The medical community is made up of 105 family physicians and 47 specialists. With a low number of learners, the environment is non-competitive. The local Divisions of Family Practice is leading the province in many initiatives and is the only one with nurse practitioner members.
Our Education Resources
We are an established medical training site with a robust undergraduate UBC Integrated Clinical Clerkship program that trains four medical students throughout their third year. We have also hosted Family Medicine Residency Rural rotations site for many years. Our resources include UBC clinical and administrative offices, state of the art video conferencing education rooms, a well-stocked and up to date medical library as well as access to all online UBC and Health Authority Library resources.
Kootenay Boundary is an outstanding outdoor recreational paradise with world-class skiing (Rossland and Nelson were voted best ski towns in North America), mountain biking and hiking. The region supports a thriving cultural and artistic community featuring many music venues, theatre performances, craft shows and galleries, as well as a surprising array of interesting restaurants, bookshops, coffee shops, boutique stores and adventure tourism companies. Many of the communities are located on lake shores or river banks, and all have an impressive array of parks, aquatic centers, golf courses, baseball stadiums, ice arenas, indoor field houses, curling rinks, tennis and squash courts and several soccer pitches. There is a wide range of schools, including French and Russian Immersion and the Waldorf School in Nelson.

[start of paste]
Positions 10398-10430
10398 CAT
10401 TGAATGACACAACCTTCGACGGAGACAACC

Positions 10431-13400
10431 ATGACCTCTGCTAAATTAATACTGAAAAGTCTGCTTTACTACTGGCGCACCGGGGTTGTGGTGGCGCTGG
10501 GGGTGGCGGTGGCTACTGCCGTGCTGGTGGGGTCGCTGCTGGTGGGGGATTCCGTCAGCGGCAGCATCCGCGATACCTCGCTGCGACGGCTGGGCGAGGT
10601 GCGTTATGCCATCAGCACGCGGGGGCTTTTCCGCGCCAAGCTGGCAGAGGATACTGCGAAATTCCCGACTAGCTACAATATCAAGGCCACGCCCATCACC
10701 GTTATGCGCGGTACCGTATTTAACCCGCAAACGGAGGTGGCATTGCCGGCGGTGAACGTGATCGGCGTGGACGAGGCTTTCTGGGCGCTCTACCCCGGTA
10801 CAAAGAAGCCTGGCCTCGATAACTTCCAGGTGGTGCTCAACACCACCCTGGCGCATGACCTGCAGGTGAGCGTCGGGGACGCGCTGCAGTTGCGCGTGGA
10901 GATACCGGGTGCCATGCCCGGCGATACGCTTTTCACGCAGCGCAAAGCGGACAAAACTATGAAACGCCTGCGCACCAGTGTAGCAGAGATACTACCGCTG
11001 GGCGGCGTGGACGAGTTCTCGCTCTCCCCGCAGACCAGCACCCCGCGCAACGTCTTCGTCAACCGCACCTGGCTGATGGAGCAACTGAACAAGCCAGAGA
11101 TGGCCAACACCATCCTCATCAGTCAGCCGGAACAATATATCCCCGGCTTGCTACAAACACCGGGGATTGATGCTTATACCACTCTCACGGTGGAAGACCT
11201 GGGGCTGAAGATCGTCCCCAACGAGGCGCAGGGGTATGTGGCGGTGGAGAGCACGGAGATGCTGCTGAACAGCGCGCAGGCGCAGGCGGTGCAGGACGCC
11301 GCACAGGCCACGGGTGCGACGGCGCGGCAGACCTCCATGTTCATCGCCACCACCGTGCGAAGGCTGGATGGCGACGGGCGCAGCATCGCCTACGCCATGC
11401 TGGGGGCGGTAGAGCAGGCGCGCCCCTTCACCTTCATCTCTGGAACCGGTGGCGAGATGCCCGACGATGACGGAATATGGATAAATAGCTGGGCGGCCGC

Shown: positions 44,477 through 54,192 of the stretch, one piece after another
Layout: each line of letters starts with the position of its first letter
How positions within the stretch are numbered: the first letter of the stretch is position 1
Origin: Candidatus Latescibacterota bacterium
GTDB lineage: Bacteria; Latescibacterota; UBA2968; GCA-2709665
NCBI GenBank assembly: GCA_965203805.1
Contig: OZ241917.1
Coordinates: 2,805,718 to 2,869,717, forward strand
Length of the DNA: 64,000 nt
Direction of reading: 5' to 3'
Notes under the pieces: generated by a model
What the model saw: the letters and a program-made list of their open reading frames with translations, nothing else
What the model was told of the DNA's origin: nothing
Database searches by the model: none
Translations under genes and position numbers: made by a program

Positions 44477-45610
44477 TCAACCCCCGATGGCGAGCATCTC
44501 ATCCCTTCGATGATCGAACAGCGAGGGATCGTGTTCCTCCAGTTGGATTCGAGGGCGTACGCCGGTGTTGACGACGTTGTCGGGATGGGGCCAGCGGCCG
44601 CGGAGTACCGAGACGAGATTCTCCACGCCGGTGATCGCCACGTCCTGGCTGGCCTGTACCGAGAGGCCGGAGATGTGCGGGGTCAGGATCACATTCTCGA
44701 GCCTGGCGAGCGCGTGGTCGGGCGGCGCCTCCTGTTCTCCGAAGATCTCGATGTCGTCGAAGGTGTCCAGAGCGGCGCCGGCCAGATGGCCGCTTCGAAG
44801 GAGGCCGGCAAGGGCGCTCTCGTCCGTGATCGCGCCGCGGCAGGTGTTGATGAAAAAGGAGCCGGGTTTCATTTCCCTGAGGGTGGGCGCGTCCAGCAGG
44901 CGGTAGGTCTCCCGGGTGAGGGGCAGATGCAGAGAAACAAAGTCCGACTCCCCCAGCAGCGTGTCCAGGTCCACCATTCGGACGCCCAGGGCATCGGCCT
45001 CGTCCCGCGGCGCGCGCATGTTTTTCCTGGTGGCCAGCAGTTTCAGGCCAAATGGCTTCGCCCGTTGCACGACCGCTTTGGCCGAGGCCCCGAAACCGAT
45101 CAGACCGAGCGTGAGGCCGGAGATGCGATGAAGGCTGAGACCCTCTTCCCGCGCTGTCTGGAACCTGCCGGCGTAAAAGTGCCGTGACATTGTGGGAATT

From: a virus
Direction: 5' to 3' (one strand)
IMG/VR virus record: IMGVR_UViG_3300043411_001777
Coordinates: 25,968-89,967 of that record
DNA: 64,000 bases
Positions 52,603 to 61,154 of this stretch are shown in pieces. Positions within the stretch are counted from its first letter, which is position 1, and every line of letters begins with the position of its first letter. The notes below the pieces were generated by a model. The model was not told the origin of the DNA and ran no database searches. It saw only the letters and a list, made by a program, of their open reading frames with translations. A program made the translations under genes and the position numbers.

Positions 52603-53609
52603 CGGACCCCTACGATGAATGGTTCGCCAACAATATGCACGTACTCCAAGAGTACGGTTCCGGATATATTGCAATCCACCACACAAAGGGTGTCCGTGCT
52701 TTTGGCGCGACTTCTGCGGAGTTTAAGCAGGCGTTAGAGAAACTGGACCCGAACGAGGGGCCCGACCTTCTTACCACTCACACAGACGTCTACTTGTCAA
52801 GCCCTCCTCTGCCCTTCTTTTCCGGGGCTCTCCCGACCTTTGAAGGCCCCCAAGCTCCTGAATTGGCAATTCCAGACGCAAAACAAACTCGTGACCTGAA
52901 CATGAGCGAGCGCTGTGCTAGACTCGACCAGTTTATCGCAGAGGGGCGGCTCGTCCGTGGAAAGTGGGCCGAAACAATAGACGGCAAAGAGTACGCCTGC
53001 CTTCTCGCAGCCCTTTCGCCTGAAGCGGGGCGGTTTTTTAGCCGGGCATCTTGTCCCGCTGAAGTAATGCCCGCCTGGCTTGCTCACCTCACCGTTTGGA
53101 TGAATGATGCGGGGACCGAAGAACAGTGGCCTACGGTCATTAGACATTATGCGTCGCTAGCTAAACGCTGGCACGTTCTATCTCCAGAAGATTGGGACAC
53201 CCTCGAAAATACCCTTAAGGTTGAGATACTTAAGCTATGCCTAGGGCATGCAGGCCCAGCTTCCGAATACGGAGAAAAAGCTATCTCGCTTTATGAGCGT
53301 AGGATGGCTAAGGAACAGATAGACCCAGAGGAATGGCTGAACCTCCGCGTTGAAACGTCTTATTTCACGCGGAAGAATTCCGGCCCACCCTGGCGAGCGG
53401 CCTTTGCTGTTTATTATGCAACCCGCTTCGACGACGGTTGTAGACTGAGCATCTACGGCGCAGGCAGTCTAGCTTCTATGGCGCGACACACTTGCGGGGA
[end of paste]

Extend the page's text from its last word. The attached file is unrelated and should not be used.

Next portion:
Interview with a resident
Interview with Nick Leinweber, who is one of UBC’s rural family medicine residents doing a 4 month rotation here.
What in particular drew you to Kootenay Boundary?
Of all of the rotations and hospitals I have experienced throughout my medical training, the KB region has one of the most collegial healthcare teams I have worked with. As a medical student and now resident I have felt embraced by the healthcare community, I am included in hospital and non-hospital community activities and feel I have become a part of something, and not merely a learner in the academic machine.
Furthermore, if you enjoy the many outdoor opportunities and laid back lifestyle that British Columbia has to offer, the Kootenay region is pretty much the holy grail of mountain culture. After all, Rossland (just outside Trail) and Nelson were voted North America’s Best Ski Towns in 2012!
What learning opportunities are there that make KB unique?
The Kootenay Boundary is a regional centre that essentially offers all major medical and surgical services and has very few learners. As a result it is very flexible and easy to maximize and customize your schedule and learning experience. If you want more time with airway skills, go spend time with the anesthetists, if you think your suturing needs some work, talk with the plastic surgeon. The staff is approachable and happy to teach if you want to learn.